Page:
Magazine article The American Prospect

Unfriendly Fire: Despite Ideological Attacks and Under-Funding, the Veterans Health Administration Is a Model Public System

Magazine article The American Prospect

Unfriendly Fire: Despite Ideological Attacks and Under-Funding, the Veterans Health Administration Is a Model Public System

Article excerpt

The other day, as part of my current research on patient care at the Veterans Health Administration (VHA), I tagged along with an occupational therapist named Heather Freitag. She works for the VHA's Home Based Primary Care Program (HBPC) in San Francisco, and was making her first visit to a 79 -year-old Korean War veteran suffering from dementia.

The man's wife, only five years younger, was clearly overwhelmed by the burden of caring for him by herself while dealing with her own mounting health problems. For more than an hour, Freitag scrutinized every niche and cranny of their tidy bungalow in the Excelsior district of the city.

The VHA caregiver quickly discovered that her patient's narrow, sagging bed made it too difficult for his wife to turn him. In his frail condition, the two-inch lip around their shower stall had also become an insurmountable obstacle to daily bathing. The veteran's lack of mobility had already resulted in two small bedsores that could--if not properly treated--lead to serious infection and costly hospitalization.

The goal of Freitag's primary-care team is to prevent such problems from occurring. They try to keep patients comfortable and where most would like to remain--in their own home for as long as possible. After returning to her office, Freitag put in an order for a special bariatric hospital bed complete with a state-of-the-art air mattress. She also began designing a plastic chair that would ease the man's difficulty with home shower access.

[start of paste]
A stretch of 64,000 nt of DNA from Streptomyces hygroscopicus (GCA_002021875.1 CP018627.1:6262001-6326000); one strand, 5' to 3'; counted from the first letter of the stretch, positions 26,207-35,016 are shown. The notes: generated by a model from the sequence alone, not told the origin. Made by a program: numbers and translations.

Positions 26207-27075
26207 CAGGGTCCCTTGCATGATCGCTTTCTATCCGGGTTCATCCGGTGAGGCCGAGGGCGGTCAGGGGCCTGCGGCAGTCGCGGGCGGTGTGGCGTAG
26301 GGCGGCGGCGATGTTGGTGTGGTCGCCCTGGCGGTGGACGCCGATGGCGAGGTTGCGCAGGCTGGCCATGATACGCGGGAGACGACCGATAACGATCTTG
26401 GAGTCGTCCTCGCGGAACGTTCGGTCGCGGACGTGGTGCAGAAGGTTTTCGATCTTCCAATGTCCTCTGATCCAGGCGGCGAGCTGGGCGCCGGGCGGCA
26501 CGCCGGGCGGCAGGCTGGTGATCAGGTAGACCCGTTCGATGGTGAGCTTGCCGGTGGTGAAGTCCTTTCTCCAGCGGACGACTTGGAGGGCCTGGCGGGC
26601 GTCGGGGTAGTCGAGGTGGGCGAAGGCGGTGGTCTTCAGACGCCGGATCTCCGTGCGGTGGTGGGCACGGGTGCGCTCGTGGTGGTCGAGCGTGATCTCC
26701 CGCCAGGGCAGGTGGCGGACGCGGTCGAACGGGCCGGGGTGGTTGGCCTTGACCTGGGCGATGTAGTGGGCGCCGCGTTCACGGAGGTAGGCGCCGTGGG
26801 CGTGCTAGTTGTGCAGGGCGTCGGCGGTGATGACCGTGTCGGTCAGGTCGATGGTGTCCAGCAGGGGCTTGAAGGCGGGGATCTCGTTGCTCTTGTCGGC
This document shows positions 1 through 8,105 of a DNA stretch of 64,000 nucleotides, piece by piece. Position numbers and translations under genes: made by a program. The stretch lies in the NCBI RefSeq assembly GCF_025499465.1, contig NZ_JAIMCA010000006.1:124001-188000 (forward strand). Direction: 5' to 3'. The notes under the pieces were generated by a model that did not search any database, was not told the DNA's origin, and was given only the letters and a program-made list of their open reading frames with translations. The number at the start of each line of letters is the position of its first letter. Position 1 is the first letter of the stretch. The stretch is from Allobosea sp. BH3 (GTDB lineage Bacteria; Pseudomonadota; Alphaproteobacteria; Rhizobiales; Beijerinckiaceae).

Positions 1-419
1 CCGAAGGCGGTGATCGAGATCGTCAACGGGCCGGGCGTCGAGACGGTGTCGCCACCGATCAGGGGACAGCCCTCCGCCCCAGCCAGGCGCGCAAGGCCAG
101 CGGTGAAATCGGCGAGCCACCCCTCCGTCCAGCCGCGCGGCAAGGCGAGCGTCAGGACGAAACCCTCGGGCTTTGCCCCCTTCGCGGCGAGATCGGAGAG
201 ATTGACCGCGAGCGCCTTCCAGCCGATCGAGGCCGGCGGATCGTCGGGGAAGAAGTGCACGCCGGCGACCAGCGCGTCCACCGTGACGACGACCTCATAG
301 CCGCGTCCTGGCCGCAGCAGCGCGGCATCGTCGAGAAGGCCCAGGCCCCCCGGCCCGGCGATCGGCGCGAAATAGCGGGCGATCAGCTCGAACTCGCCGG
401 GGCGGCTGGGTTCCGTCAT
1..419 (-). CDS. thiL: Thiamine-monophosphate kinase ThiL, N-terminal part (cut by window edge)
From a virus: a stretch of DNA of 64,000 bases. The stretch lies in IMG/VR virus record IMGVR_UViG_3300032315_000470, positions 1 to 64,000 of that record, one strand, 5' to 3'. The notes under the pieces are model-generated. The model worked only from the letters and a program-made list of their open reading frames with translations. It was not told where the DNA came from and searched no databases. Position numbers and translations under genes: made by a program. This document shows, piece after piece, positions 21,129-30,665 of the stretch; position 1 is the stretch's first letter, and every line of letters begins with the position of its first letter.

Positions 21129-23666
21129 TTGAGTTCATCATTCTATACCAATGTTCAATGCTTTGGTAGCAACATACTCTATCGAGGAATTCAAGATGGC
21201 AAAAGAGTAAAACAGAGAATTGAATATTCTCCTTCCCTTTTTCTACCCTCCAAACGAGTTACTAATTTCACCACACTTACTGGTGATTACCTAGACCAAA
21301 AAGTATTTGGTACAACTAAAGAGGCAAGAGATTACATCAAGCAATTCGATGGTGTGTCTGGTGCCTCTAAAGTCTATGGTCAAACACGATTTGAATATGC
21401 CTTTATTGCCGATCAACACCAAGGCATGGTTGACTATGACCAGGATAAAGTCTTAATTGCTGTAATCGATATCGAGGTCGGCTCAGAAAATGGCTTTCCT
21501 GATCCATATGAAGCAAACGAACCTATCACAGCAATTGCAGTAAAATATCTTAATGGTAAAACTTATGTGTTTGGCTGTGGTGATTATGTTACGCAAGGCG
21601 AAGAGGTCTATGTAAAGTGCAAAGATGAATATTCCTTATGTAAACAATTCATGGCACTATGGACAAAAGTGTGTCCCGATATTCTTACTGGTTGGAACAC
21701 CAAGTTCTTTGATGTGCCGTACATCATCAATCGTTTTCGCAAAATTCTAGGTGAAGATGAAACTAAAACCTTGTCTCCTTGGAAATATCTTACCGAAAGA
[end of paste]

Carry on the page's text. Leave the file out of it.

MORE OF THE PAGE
In caring for this veteran, the HBPC would dispatch to the same San Francisco address a physician, a nurse practitioner, a nutritionist, a geriatric psychologist, and a physical therapist. And, of course, they would be supplemented by home health-care aides (who will be the only providers I can ever expect to see, under similar circumstances, when utilizing my own, privately funded, long-term care insurance sometime in the future). Indeed, for most elderly shutins, home-care workers are the main caregivers who render heroic critical services that help people function in daily life. Such carefully coordinated, high-quality care may be unusual elsewhere, but it is not a rarity at the VHA. In the year I've spent visiting VHA hospitals and clinics all over the country, I've found it to be the norm. While observing primary-care providers and geriatricians, palliative care and hospice specialists, mental-health practitioners, designers of prosthetic devices, medical and nursing researchers, as well as experts in team training and patient safety, I've also interviewed veterans of all ages as well and their family members. Every health-care system has its critics and complainers. But, in 30 years of writing about the interaction between patients and providers, I've never seen better institutional support for the latter caring for the former.

This is all the more remarkable because the VHA's patient population is far older and sicker than the national average. A large fraction of the vets who are cared for by the VHA have disabilities stemming from combat. Yet the VHA delivers care to this challenging population more compassionately and more cost-effectively than other segments of our health system.

RIGHT-WING WRECKAGE AND PACK JOURNALISM

In 2007, journalist Phillip Longman wrote a book on the VHA entitled Best Care Anywhere. In it, he demonstrated that our health-care delivery system for veterans (at least those who qualify for VHA services) is far better than Medicare and way better than private insurance--and a better, more-comprehensive model for broader health-care reform than even a single-payer system. But most readers of the daily press would find Longman's picture at odds with the story of the VHA recently depicted in the media.

That's because of one recent overblown scandal combined with the Republican scapegoating of a fine public system that they underfund--and would love to privatize. …

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